Fix eventmachine gem install error on OS X

In Ruby, eventmachine is a common gem containing an event-processing library. While most gems are written in Ruby, this one has bits that need to be compiled during installation. That’s why we call it a “native gem.”

Some people reported problems installing eventmachine in OS X. Fortunately, the fix is simple. There are two things to try when that gem cannot be compiled and installed:

  1. If it’s bundled in a Gemfile, update the gem itself:
    $ bundle update eventmachine
  2. If the above didn’t help, tell Bundler which OpenSSL library to use when compiling the gem:
    $ bundle config build.eventmachine --with-cppflags=-I/usr/local/opt/openssl/include
    $ bundle install

This should help you install eventmachine.

Teens try Windows 95, adults feel old

Remember the Fine Brothers? Hahaha… Anyway…

Remember Windows 95? How Microsoft successfully did their best to turn every PC into a Macintosh?

The Start button, the dozen of floppies to swap during installation, the odd bonus clips, the movie trailer, and the music video you had on the CD-ROM version, the faulty drivers, the blue screens, the endless number of OEM versions with varied USB support, the extra Plus! package to install the first version of Internet Explorer, the hundreds of steps to take for installing a TCP/IP stack just to get on the Internet via dial-up without having to sign up with MSN… The memories go on. Windows 95 has its shares of problems, but it was certainly a huge step after Windows 3.1x (the x meaning 3.1, 3.11, or whatever).

Some teens found out how lucky they are to have wi-fi and computers with fancy graphics and touch screens that fit in their pockets:

If the general confusion they expressed above wasn’t enough, see how one of them didn’t shut down the computer right and provoked ScanDisk to run on the next boot:

Does this make you feel old? It is now safe to feel nostalgic.

Rolify prevents a Rails app from starting

Web site screenshot of Rolify

If you are using the Rolify gem to manage user roles in your Rails app, you may have sometimes encountered a problem which will prevent you from starting the Rails app if ever the database table for Rolify wasn’t present, even if cases when you don’t need Rolify or the database.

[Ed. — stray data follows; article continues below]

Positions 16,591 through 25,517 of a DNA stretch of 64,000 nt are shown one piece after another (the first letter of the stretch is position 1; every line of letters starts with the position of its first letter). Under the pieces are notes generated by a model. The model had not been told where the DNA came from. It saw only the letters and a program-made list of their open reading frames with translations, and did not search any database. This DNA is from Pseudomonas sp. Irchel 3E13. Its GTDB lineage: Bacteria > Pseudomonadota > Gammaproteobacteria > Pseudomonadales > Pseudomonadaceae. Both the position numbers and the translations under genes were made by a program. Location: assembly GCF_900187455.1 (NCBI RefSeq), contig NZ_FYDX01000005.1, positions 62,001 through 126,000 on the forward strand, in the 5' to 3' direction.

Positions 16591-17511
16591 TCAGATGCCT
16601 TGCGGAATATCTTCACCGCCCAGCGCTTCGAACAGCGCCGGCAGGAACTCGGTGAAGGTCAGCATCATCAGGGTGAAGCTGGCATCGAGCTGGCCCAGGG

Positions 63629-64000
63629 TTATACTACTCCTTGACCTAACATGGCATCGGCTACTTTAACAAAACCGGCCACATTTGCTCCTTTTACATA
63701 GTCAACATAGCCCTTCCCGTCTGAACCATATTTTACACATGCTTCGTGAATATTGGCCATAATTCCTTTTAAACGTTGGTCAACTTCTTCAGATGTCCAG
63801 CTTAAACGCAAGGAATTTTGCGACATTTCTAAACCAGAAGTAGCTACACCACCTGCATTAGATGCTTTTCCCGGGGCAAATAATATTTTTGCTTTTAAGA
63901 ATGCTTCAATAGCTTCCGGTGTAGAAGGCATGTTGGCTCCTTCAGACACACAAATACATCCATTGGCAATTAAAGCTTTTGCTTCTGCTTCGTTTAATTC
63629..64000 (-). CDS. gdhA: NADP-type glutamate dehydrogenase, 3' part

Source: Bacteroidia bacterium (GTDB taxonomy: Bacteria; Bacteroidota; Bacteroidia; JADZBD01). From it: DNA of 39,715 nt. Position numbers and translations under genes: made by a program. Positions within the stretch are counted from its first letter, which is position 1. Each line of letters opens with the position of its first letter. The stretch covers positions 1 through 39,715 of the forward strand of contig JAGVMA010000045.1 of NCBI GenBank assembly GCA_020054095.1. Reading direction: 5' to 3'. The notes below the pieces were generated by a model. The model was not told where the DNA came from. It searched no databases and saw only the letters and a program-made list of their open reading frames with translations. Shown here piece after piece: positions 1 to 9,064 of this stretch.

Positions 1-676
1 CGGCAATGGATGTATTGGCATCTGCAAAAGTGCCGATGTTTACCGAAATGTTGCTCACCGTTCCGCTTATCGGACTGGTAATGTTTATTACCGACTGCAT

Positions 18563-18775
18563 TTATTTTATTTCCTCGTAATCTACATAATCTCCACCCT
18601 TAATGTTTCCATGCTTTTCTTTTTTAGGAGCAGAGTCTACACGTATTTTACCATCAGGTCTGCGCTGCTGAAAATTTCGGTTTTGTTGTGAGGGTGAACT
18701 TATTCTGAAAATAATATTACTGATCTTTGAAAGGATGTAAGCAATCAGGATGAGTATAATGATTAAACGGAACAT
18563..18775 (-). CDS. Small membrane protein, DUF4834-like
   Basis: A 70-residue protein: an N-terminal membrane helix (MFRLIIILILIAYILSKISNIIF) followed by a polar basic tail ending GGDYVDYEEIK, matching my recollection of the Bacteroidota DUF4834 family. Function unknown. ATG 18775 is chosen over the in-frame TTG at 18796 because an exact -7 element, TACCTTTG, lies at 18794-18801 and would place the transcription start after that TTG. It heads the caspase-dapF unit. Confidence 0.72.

To prevent this from happening and make your Rails app start again even when the database table for Rolify aren’t present or accessible, add this initialiser:

# config/initializers/rolify.rb

Rolify.configure do |config|
  if ActiveRecord::Base.connection.table_exists? 'roles'

If your role object is called something other than “Role,” for example, “AdminRole,” specify the name as the first argument of “configure” above:

Rolify.configure 'AdminRole' do |config| # ...

The above was tested with Rolify 4.0.0 on Rails 4.2.1 as well as Rolify 3.4.1 on Rails 4.1.6. It is possible the issue was resolved in Rolify 5.0.0.

Cameron’s World: memories of GeoCities

If you’re new to the Internet, or new to Web design, this Web site will give you an Internet lesson. For people like me who grew up on the Internet, it’s an overdose of nostalgia.

Cameron’s World is “a Web collage of text and image excavated from the buried neighbourhoods of GeoCities.” GeoCities was one of the most popular free hosting sites in the late 1990’s. It was founded in 1994 as Beverly Hills Internet, and was one of the first places where people could upload their site for free.

All that was asked in return was to insert a banner to their Web site. Several people did not, however. It was only a matter of time before GeoCities forced their banners into the Web pages of their members, which caused some controversy.

Yahoo! bought GeoCities in 1999. All traces of the early glory in Web design, with its animated GIFs, rainbow text, MIDI tracks, and blink tags, were wiped away when GeoCities closed almost 10 years later in 2009.

Screen shot of Cameron's World

There are places where some of that historical content was preserved, like OoCities and the Internet Archive. Others today are trying to revive the spirit of GeoCities, like Neocities.

Similarly to Web Designers File reviewed earlier, Cameron’s World feels like a time capsule. A bit like how we used to save anything we liked found online onto our floppy disks, so we wouldn’t have to download those files via our 56k modem again. Then later burned them onto CDs when we bought our first CD burner.

Opening this Web site is liked browsing files on those old CDs. You’re greeted with everything that made the Web of the late 1990’s, coming back to life, letting you relive those memories.